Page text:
At least three members of the top 50 got into the list by an active mass-voting campaign among that individual's loyal, well-organized followers. Kin founder Harold A. Rogers, DJ Hal Anderson, and Bahá'í activist Mary Maxwell, also known as Rúhíyyih Khanum, all benefited from an active grassroots campaign to get their names included in the list. CBC openly admitted this[citation needed], and recognized that these three esoteric individuals are probably quite unknown to the general public. In fact, there is no way of knowing the extent to which use of repeated email submissions influenced the overall outcome: the principle of one vote per person in no way applied. By contrast, for example, in four general elections in Canada between 1962 and 1968, where this rule does apply, parties led by Tommy Douglas never achieved a higher ranking than 3rd nor a popular vote over 18% (see "List of Canadian federal general elections"). Many believe that an organized campaign by the New Democratic Party led to Douglas being chosen over Terry Fox.

Some critics have complained that the large number of entertainers on the list, like Jim Carrey, Bret Hart, and Avril Lavigne, reflects Canadians confusing popularity with greatness. In particular, Don Cherry's inclusion in the top 10 upset many Canadians, especially considering it forced out figures they believe are more worthy like Louis Riel and Jean Vanier. (Don Cherry supported Sir John A. Macdonald as the Greatest Canadian.)

A few members of the list were not "Canadians" in the sense we think of the term today, but rather figures who were associated with some period of early Canadian history, before Canada was a nation. These include the American Indian leader Tecumseh, who never resided in Canada, and Laura Secord and Sir Isaac Brock, who were both British figures associated with the 1812 War (before Canadian Confederation).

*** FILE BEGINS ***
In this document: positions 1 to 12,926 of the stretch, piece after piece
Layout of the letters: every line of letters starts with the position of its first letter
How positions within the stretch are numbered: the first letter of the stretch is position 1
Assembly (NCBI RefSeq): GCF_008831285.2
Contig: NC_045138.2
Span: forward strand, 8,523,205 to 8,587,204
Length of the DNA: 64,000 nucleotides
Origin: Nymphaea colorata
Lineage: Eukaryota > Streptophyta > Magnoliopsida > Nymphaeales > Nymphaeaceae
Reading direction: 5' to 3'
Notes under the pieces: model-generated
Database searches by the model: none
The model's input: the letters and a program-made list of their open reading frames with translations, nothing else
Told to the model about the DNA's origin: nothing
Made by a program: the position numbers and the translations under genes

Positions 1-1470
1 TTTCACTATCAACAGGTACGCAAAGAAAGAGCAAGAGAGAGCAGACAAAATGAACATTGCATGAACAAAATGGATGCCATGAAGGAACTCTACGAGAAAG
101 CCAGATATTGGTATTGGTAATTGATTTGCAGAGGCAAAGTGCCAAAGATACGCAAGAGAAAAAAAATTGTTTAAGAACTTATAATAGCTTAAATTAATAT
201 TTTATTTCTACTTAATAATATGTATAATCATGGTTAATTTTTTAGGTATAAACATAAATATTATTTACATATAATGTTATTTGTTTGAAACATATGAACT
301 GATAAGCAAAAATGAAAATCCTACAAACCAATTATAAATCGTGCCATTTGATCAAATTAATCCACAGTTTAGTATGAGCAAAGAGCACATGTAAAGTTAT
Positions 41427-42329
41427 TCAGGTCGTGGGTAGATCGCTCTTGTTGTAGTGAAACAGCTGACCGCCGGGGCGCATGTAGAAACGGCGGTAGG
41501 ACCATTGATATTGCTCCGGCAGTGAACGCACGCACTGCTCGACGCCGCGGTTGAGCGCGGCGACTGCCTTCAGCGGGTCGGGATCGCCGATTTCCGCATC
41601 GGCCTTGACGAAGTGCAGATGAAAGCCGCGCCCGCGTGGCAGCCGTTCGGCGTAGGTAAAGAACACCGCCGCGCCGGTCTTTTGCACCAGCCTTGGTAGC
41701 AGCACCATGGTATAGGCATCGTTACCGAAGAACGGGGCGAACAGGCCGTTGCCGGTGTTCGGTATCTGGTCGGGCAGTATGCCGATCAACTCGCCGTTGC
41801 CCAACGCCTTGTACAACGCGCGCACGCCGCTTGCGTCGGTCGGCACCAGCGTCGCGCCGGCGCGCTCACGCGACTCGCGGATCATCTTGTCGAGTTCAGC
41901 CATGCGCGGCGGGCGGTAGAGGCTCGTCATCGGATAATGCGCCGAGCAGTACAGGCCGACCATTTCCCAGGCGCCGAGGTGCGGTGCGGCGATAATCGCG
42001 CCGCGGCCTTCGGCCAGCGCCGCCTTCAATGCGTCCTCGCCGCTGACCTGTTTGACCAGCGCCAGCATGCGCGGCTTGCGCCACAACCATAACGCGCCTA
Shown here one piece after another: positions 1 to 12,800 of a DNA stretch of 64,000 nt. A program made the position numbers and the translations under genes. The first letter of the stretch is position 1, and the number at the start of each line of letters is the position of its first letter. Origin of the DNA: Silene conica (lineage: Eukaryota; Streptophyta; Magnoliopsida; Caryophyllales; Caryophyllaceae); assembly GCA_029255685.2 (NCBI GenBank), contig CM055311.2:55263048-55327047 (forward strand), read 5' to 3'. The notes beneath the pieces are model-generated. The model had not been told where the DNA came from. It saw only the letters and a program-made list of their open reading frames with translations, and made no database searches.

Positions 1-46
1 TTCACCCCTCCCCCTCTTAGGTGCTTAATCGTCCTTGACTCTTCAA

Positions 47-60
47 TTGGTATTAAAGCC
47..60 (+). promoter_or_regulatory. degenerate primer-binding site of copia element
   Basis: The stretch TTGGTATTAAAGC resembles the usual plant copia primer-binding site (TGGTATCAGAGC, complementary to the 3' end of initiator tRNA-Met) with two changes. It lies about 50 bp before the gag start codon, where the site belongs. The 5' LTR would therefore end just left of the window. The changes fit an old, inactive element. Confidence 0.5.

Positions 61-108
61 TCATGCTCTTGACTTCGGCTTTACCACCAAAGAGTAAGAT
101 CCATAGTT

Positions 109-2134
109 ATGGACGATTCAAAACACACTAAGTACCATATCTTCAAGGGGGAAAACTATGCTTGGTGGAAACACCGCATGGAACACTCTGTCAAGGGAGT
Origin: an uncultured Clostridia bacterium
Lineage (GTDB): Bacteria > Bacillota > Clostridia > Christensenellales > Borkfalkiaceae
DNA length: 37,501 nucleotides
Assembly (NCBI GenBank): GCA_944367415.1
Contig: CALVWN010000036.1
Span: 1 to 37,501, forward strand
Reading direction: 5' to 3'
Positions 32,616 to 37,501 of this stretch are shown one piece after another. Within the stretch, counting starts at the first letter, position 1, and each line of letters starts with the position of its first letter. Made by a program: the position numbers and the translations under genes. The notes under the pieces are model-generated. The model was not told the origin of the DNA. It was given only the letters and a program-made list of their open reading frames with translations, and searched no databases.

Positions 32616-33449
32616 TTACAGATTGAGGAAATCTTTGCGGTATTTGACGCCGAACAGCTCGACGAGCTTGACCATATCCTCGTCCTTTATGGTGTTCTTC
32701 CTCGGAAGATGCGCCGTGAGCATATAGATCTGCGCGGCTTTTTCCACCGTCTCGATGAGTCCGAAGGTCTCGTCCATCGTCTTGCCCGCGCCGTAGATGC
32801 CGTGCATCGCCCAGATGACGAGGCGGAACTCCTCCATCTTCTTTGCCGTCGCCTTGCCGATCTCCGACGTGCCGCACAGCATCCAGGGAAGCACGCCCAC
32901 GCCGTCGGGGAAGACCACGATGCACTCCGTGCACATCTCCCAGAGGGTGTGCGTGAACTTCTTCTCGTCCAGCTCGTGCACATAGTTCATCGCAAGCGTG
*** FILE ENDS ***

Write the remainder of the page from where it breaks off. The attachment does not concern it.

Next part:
Nine of the top 50 could be considered French Canadians, ignoring the percentage of Francophones included as the Unknown Soldier. Tecumseh, Suzuki, Donovan Bailey, Chief Dan George, Elijah Harper, and Louis Riel were the only non-Caucasians on the list.

Many of the top 50 Greatest Canadians' careers have actually been spent with the CBC. David Suzuki and Don Cherry are current on-air personalities, Rick Mercer currently hosts a comedy series, Ernie Coombs was Mr. Dressup for decades on the network, while comedians like John Candy (guest on King of Kensington, lead on Dr. Zonk and the Zunkins and a regular on SCTV) Michael J. Fox (guest on The Magic Lie, star of Leo and Me), and Mike Myers (guest on King of Kensington) all made their first credited TV appearances on the CBC.

Alexander Graham Bell was also on the 100 Great Britons and would be on the subsequent 100 Greatest American lists, and is one of the few nominees to appear on more than one Greatest shortlist.

10 Worst Canadians

As a response to the Greatest Canadian, The Beaver ran a poll to find Canadians' opinions on the "worst Canadian", and as a way to get Canadians talking about Canada's history.[1] The top ten were:

  1. Pierre Trudeau, prime minister
  2. Chris Hannah, musician
  3. Henry Morgentaler, physician and abortionist
  4. Brian Mulroney, prime minister
  5. Paul Bernardo and Karla Homolka, serial killers
  6. Stephen Harper, prime minister
  7. Céline Dion, musician
  8. Jean Chrétien, prime minister
  9. Clifford Olson, serial killer
  10. Conrad Black, convicted fraudster

It is interesting to note that Trudeau also ranked 3rd in the CBC's Greatest Canadian listing, which underlines his controversial profile.[2] The Beaver's poll has received harsh criticism. For example, Vancouver's Only Magazine stated that "Publishing such a poll in a history magazine officially makes The Beaver about as trustworthy as Wikipedia."[3]

Other editions

Other countries have produced similar shows, see also: Greatest Britons spin-offs

References

External links